Intersecting Art and the Humanities

A partnership between the state cultural agency (MCC) and the state humanities organization (Mass Humanities) on a literary event is kind of a no-brainer, literature being one of the “bigees” in the humanities gang. Even so, when not thinking about it too clearly (a favorite pastime of mine), I’ll sometimes divide the humanities and the arts by some notion of where they take place. Humanities happen in lecture halls, academic offices, anthropological surveys, and art happens in studios, performance spaces, limestone Key West houses overrun with cats. But really, it’s a false division, and the borders between the two (if there are any) are pretty hard to identify.

Or maybe it’s better to put it this way: when the two intersect, it makes for fascinating experiences.

I’m not just talking about historical novels, or documentary films (but those, too). I’m thinking about art that does what the humanities do: “make(s) sense of the human experience in general and our individual experiences in particular” (to quote the website of my illustrious host).

Take the installation Deep Wounds by innovative new media artist Brian Knep.

(IMAGES: Stills from Brian Knep’s installation DEEP WOUNDS (2006), Photos by Kris Snibbe)

The 2006 interactive piece was installed at Harvard University’s Memorial Hall, a space that honors the Harvard graduates who died fighting for the Union in the Civil War. Imagine yourself walking past the names of the honored soldiers inscribed on building’s walls, toward sections of marble floor lit up with a luminous glow. As you walk across the floor, sections of the luminous film open up, revealing descriptions of Harvard graduates who fought and died for the Confederacy, but they’re described by relationships – father, brother, friend – rather than by name. (The work is no longer at Memorial Hall, but you can watch a short video on the installation on Knep’s website and read a review in Art New England.

As a work of art, the piece is wonderful–probing and provocative, visually stirring, technically innovative. But it’s no less an inquiry into a segment of history, into philosophies about war and what we choose to remember, into questions that would be perfectly suited for any number of humanities disciplines.

Similarly, Claire Beckett’s photographs of soldiers in basic training or in preparation for the ground realities of Iraq operate beautifully as pure portraits. Take this photograph:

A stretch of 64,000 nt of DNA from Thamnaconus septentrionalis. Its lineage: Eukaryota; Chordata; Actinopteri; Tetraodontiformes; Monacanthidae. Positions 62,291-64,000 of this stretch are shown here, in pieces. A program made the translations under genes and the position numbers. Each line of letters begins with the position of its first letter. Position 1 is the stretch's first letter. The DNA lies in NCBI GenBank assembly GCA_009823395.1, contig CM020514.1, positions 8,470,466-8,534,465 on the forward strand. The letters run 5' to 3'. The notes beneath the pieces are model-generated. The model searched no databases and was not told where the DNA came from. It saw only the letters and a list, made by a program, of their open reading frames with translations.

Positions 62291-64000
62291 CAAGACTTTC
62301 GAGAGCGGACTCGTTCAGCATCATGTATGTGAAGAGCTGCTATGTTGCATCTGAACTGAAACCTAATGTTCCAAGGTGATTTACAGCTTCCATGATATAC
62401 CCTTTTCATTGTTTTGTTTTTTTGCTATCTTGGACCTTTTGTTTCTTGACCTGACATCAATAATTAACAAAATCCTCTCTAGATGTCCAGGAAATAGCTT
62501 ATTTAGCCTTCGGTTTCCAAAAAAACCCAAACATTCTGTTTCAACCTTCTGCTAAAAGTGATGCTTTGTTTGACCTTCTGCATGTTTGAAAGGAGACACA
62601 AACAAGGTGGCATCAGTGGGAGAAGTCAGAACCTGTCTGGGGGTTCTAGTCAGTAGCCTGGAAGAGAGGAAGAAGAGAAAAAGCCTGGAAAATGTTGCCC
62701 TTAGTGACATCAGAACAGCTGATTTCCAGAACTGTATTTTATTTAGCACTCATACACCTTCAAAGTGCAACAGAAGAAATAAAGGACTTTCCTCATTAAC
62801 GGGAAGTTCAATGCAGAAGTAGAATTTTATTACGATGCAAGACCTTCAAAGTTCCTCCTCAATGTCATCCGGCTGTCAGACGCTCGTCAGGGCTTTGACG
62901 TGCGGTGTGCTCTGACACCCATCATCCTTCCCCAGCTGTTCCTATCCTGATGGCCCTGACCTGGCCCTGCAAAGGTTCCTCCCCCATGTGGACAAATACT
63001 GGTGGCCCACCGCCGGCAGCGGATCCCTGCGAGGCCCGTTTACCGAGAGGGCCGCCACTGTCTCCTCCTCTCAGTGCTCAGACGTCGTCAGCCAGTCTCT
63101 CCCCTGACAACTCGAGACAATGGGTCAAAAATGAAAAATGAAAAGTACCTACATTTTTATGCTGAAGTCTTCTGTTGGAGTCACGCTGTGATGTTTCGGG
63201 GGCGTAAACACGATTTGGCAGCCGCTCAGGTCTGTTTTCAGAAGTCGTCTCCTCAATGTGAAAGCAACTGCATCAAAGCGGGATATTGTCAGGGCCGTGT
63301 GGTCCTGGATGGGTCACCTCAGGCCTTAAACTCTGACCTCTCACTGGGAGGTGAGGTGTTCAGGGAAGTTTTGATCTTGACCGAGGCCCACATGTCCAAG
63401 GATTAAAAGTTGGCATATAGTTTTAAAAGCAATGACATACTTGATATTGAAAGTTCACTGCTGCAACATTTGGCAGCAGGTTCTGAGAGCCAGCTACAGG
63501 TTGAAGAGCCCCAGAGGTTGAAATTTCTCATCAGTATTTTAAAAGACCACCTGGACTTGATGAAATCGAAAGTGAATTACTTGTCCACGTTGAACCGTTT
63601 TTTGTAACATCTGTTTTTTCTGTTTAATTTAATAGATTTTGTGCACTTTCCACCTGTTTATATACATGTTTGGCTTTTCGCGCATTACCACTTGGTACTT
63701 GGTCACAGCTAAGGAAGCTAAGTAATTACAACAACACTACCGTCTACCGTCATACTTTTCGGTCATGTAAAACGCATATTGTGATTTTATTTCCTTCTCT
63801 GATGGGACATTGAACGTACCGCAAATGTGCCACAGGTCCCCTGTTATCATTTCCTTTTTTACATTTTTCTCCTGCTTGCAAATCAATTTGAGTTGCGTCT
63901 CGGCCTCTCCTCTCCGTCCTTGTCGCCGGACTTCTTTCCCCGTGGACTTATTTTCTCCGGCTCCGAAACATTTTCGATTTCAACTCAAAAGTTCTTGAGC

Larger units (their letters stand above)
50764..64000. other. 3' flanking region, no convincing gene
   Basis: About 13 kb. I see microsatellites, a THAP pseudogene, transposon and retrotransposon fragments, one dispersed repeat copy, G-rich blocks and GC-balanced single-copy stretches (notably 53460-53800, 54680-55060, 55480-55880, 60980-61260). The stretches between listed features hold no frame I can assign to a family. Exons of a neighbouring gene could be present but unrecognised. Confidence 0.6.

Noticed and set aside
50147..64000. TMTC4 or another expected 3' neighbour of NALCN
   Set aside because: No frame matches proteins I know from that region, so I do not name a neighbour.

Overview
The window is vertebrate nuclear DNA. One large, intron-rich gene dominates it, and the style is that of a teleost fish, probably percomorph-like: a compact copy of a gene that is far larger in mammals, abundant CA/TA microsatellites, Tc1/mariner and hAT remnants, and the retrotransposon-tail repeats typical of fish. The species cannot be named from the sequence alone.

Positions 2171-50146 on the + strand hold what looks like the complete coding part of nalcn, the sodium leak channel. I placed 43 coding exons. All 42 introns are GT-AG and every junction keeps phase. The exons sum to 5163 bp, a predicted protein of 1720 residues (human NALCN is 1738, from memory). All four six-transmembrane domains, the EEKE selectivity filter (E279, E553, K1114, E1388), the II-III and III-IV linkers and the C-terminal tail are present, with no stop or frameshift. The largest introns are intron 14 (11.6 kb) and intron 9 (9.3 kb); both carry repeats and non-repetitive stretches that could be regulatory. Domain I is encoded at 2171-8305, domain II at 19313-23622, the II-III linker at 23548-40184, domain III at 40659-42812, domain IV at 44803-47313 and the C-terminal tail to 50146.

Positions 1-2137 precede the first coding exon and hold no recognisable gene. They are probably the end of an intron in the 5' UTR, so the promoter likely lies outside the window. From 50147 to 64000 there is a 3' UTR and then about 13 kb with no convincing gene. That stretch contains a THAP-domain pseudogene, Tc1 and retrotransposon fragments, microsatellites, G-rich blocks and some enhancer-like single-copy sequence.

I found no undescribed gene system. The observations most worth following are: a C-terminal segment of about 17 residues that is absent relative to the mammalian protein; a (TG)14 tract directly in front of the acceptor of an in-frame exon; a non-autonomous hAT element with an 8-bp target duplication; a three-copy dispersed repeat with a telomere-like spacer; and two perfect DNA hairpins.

(IMAGE: Claire Beckett, PVTS KENDRA DUFFY, ALLISON BRONNER & JESSICA-ANN LAYUG, 2006 (2006), c-print, 30 in x 40 in.)

So many intriguing suggestions here–the Iraqi garb incongruously set on the Western soldiers, bravery, vulnerability (maybe even a hint of boredom) in the face of the unknown. But the photo contains a full array of humanities, too–touching history, anthropology, politics, philosophy, social science. By nature, works like Beckett’s and Knep’s stir us with questions rather than answer them. They drive us right into the arms of the humanities!

I started this post talking about a literary reading, so I thought I’d end with a poem. It’s by Ben Berman, a Boston poet who has incorporated his experiences as a Peace Corps volunteer into some of his work. I chose it because in its approach to “human experience in general and our individual experiences in particular,” it’s most definitely an attempt to make sense.

Moving On

Every six months or so, Edwin writes

me a letter, lets me know who’s passed

on and the latest cost of bread. This time

it’s Benson, his younger brother Lovewell

and sixty-thousand dollars. I am next

to nothing for money, he writes, and still

without work. But Brother, the Pentecostal

Church has arrived. They’re teaching us the right

way to pray. It’s biblical – the disconnects

and catalogues, destruction juxtaposed

next to the austere and casual.

Procrastination is the thief of time,

Edwin writes, and it has been high time

since you wrote back. Brother, are you still

alive? If so, send money for goats as well

as for beer – the bill of burial rites.

Too often these days, I think of my past

as a currency – rubbery chicken necks

and children named Godknows, boys who die next

to you on busses – I spend all my time

distancing myself, plundering my past

for sibylline truths and forget it’s still

alive. Edwin’s waiting for me to write

him back. He needs help paying for Lovewell’s

funeral. Back home, Edwin, all is well.

Here is twenty dollars. I’ll send more next

letter – it sounds so easy to write.

But time wastes us, William Matthews writes, and time

saves us and buys us. All we can do is steal

back from what squanders us, swirl the past

into the present, learn to trespass

even as we go light. Our rituals

grow rote, otherwise, prescribed and stale,

the mere expectations of what comes next.

It’s dawn. I’ve stolen away. It’s time

to let go and hold on, it’s time to write

back. Please, Edwin writes, we need help. Lovewell

and Benson have passed away. I am next…

Angels, thieves of time, prepare to wrestle.

Ben Berman 2006

There. That’s the intersection. Right there. Because what else is a work of art or humanities if not a bit of wrestling with the thieves of time?

The MCC is proud to partner with Mass Humanities to present a reading of literary fellows and finalists from our Artist Fellowship Program, on Wednesday, February 25, 7 PM, at the Forbes Library in Northampton, part of MCC’s statewide Commonwealth Reading Series.

Images: Two stills from Brian Knep’s DEEP WOUNDS, 2006, three-channel interactive video installation, 45 ft x11 ft, computers, video projectors, video cameras, custom software, photographs by Kris Snibbe; Claire Beckett, PVTS KENDRA DUFFY, ALLISON BRONNER & JESSICA-ANN LAYUG, 2006 (2006), c-print, 30 in x 40 in.

Author: Dan Blask

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